I’m happy so many people are lucky and I’m pleased I’m lucky too!

  3. Barry Lyga

    Hi, Ashley,

    I’m sure this will generate some ire towards me, but… I never had to use my pitch. Since I was already a "known quantity" by the time I sat down with Kathy (she said to me, "All of the editors are talking about your book"), our pitch session really just became a "getting to know each other" session. Truthfully, I don’t even remember what my pitch was.

    My advice with pitches is this: Less is more. Be relaxed. Don’t rattle off a memorized script. Let your personality shine. Speak in the voice of your book. And don’t monopolize the time! Let the editor or agent ask questions — questions are good! Questions mean they’re interested…

    Good luck!


  4. Ashley

    This was very inspiring. In your opinion how important was the pitch that you developed for the agents? How long did you work on it?
    Thank you,

  5. Heather Schick

    You have a fantastic story about finding your agent. It’s truly mystical how things work out no matter how much planning or research we do. Sometimes we just need to get out of our own way.

    Happy Writing,


  6. Barry Lyga

    Hey, everyone! Thanks for the comments and congratulations. I hope my little story helps in some way.

    As to the fate vs. coincidence debate… Well, I’m not a great believer in fate, but I do believe in what Joseph Campbell described when he discussed "following your bliss." In a nutshell: When you figure out what you’re meant to do and pursue it zealously, the world will sort help blaze a path for you. I certainly feel like that happened to and for me all those years ago!


  7. Kirkus MacGowan

    Great story Barry, fate or coincidence? If you believe in fate, it makes you wonder if there is some unknown reason for you to be writing. Maybe it will put you in another right place at the right time, to help someone else out, to give them ambition to finish their own novel, or to help them cross the street. Regardless of the how or why, congratulations!

  8. Joy N. Hensley

    What a great story! I just got offered representation today and hope to be on the road to publication soon! Congrats! And, being a reformed Goth Girl myself, I’m really hoping I win a copy of this book. It’d be nice to relive my glory days!

  9. Gina

    I receive these posts via email and usually I get sorely discouraged because I’m not very farmilar with the author’s work (most likely because the author works within the confines of adult lit- whereas I specialize in YA, being a teen myself). So, when I saw "Barry Lyga" as the subject line, I squealed with excitement because your work is inspiring and great and amazing!!! "Boy Toy" was mind-blowing and life-changing and "Fan Boy and Goth Girl" was unique and fantastic! Your success story inspired me immensely. Thanks and congrats!

  10. Ariella

    I read this story (in less detail) in the early bLogs about the road to publishing. Barry, you and all your blogs are so helpful! I’ve researched a lot about publishing and finding agents, but it’s always looked so grim. I know you’re not saying anything about it being easy, but your story still gives me hope that all is not lost. It basically gives me the courage to press on, and the motivation to keep writing when I feel like giving up.

    So, thanks. *cheesy tear-wipe*

    However, I will not feel so hopeful as far as your advice is concerned if I ever get locked in the laundry room with an ocelot. Just sayin’.

  11. Elizabeth MacKinney

    Thanks for sharing your story, Barry. In a world where getting an agent is not always easy, it’s really nice to hear about someone for whom the pieces just fell into place easily, resulting in a solid working relationship. As a picture book writer, the chances of getting an agent are very slim, even if they do like what I do, which has happened. Good for you! <applause>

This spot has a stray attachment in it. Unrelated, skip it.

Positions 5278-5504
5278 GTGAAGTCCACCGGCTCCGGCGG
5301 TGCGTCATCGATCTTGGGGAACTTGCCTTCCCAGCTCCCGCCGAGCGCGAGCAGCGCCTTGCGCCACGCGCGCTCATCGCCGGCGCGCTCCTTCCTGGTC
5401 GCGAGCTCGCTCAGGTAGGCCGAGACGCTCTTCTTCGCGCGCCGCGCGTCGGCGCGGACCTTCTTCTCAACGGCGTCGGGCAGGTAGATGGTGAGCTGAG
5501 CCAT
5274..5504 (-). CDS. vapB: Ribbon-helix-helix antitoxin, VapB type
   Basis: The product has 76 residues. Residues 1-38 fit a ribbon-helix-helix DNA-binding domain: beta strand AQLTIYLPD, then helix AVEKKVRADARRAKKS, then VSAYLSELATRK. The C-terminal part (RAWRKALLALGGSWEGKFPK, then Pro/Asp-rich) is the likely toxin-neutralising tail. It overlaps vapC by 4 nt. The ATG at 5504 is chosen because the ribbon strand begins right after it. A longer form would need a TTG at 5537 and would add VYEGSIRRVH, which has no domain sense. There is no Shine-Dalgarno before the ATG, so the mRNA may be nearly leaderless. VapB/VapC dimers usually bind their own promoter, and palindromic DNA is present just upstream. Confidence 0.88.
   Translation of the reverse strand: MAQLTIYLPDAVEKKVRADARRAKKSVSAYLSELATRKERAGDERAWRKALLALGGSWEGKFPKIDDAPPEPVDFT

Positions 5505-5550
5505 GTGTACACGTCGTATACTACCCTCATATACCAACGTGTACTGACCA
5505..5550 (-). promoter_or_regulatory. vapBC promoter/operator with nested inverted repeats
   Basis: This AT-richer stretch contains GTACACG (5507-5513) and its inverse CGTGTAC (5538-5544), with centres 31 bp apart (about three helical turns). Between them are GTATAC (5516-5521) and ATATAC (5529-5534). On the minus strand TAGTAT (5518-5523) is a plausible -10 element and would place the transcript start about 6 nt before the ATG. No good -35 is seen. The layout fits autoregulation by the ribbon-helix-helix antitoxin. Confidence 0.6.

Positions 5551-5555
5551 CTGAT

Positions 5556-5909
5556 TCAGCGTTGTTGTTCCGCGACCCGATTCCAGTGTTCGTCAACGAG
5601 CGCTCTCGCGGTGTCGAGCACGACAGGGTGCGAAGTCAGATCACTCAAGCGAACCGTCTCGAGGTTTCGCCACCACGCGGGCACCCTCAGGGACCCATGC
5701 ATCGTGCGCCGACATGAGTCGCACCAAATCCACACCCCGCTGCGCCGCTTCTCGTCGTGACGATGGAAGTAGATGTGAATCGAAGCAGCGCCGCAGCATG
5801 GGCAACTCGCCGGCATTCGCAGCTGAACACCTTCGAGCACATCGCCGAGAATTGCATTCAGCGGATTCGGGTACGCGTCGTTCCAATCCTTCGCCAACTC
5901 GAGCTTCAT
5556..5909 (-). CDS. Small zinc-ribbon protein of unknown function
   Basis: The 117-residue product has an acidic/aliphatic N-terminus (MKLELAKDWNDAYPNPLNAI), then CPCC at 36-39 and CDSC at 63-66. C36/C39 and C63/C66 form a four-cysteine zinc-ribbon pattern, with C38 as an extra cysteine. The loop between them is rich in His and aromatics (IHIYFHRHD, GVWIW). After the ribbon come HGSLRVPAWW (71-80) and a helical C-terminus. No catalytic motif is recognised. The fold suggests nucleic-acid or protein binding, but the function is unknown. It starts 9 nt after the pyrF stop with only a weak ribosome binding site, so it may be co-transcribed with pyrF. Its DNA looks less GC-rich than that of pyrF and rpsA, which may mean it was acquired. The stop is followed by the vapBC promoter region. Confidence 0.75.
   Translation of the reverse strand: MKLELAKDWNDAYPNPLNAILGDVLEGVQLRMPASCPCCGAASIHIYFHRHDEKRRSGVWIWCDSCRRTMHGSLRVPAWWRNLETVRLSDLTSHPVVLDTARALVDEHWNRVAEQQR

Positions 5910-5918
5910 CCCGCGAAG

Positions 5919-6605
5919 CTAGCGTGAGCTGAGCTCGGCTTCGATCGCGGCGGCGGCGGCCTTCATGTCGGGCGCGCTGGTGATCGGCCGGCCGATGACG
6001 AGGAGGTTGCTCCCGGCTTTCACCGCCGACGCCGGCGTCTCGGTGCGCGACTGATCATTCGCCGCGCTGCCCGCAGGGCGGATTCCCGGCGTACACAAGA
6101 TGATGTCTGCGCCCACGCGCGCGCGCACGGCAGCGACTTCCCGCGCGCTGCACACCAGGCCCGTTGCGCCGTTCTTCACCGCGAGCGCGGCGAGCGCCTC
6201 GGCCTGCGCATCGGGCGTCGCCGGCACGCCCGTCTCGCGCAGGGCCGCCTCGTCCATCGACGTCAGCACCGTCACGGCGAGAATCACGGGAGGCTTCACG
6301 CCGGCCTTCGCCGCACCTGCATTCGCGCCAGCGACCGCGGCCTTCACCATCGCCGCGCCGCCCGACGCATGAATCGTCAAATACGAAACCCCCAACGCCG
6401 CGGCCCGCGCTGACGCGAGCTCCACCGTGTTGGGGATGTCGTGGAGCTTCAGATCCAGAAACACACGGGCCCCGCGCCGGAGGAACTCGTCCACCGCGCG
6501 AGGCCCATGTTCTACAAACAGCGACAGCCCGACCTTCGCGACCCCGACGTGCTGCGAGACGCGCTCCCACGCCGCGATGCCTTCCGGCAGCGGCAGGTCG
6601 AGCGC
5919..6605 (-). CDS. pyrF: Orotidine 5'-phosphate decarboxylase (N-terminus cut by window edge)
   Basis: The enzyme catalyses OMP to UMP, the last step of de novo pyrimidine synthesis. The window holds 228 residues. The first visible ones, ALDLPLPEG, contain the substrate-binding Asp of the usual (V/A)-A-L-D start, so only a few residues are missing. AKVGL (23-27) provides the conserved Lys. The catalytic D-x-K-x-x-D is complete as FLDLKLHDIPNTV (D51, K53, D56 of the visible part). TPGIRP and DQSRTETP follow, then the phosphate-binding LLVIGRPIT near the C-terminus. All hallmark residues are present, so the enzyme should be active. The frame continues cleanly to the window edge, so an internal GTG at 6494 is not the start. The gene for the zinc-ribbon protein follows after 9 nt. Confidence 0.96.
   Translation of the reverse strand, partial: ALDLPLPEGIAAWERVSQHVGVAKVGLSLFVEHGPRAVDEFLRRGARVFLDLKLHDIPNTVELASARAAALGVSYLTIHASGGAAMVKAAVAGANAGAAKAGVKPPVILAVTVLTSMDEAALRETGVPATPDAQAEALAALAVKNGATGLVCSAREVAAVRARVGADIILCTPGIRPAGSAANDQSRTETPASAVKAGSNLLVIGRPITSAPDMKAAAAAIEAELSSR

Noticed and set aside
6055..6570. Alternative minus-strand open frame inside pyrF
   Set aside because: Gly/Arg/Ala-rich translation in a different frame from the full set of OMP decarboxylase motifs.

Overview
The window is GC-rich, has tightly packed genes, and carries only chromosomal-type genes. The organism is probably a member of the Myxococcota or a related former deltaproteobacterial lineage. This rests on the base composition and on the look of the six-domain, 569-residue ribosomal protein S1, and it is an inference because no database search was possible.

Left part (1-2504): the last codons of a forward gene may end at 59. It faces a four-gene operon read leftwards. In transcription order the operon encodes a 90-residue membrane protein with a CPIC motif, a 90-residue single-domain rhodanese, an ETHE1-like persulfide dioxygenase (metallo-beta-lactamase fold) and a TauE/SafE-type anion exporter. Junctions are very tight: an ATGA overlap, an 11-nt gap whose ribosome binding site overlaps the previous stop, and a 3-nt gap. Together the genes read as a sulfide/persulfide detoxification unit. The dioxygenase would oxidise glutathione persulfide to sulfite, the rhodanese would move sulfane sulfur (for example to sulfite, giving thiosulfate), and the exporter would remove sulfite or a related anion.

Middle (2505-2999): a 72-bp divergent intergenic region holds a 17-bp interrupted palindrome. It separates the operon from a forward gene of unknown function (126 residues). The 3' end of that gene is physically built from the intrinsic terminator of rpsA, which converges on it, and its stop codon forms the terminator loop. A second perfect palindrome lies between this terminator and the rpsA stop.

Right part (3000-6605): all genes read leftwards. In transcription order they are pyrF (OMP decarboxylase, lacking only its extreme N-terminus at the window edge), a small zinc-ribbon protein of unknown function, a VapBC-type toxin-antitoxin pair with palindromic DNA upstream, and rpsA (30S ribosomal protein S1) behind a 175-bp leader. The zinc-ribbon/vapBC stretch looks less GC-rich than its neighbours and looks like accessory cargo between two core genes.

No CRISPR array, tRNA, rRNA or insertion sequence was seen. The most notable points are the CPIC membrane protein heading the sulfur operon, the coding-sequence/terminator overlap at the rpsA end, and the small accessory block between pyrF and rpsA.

: ) B

  12. Sampa

    Total congrats in order. Very exciting. I think if you ask anyone in the creative media world they will tell you different ways that they met their agent and got a book deal, or a movie deal. I met an agent at ICM through a colleage of mine. As a reporter, I got that agent’s client on TV and in radio. Years later, I asked her to review my work. She accepted. But rejected the work. However, without that colleague being repped by ICM, I never would have even had the opportunity. ICM does not take unsolicited work.

    This piece also made me wonder if going to these conferences to meet agents is all that important. Is it a must? Im thinking it’s not. You meet an agent, who has met a hundred people all pitching their new vampire book and after a while, its kind of a blur. Like reality email. Instead of just hitting delete to faceless person, you just say, okay, good stuff, here is my card…and get deleted later.

    The good news here is that he won an editors choice. So what this really means is that he won a competition, and was in the right place at the right time. If that only meant he woudl sell a million copies…

    Good luck and definitely congrats! Its more than Ive done. The writer should be proud. Love the title Fanboy and Goth Girl. Should be a Disney made for TV movie on the Dis Channel!

  13. Pam Harris

    Great story! At one of my MFA residencies last year, a classmate recommended his novel Boy Toy to me. I read the sample on Amazon and almost weeped when I couldn’t read the rest! (I was stuck in a snow storm in England so I couldn’t run out to the store and just buy the whole copy). He’s definitely a great writer! 🙂

  14. Michael Gettel-Gilmartin

    Does it have to be surgery on the ARM? I’ve got a sore knee…

    Seriously, this is a great story of serendipity, with the twist of being a really great writer who wins a "Best of Show" award at the show and has the room abuzzing. I doubt anyone could have resisted that one-two punch.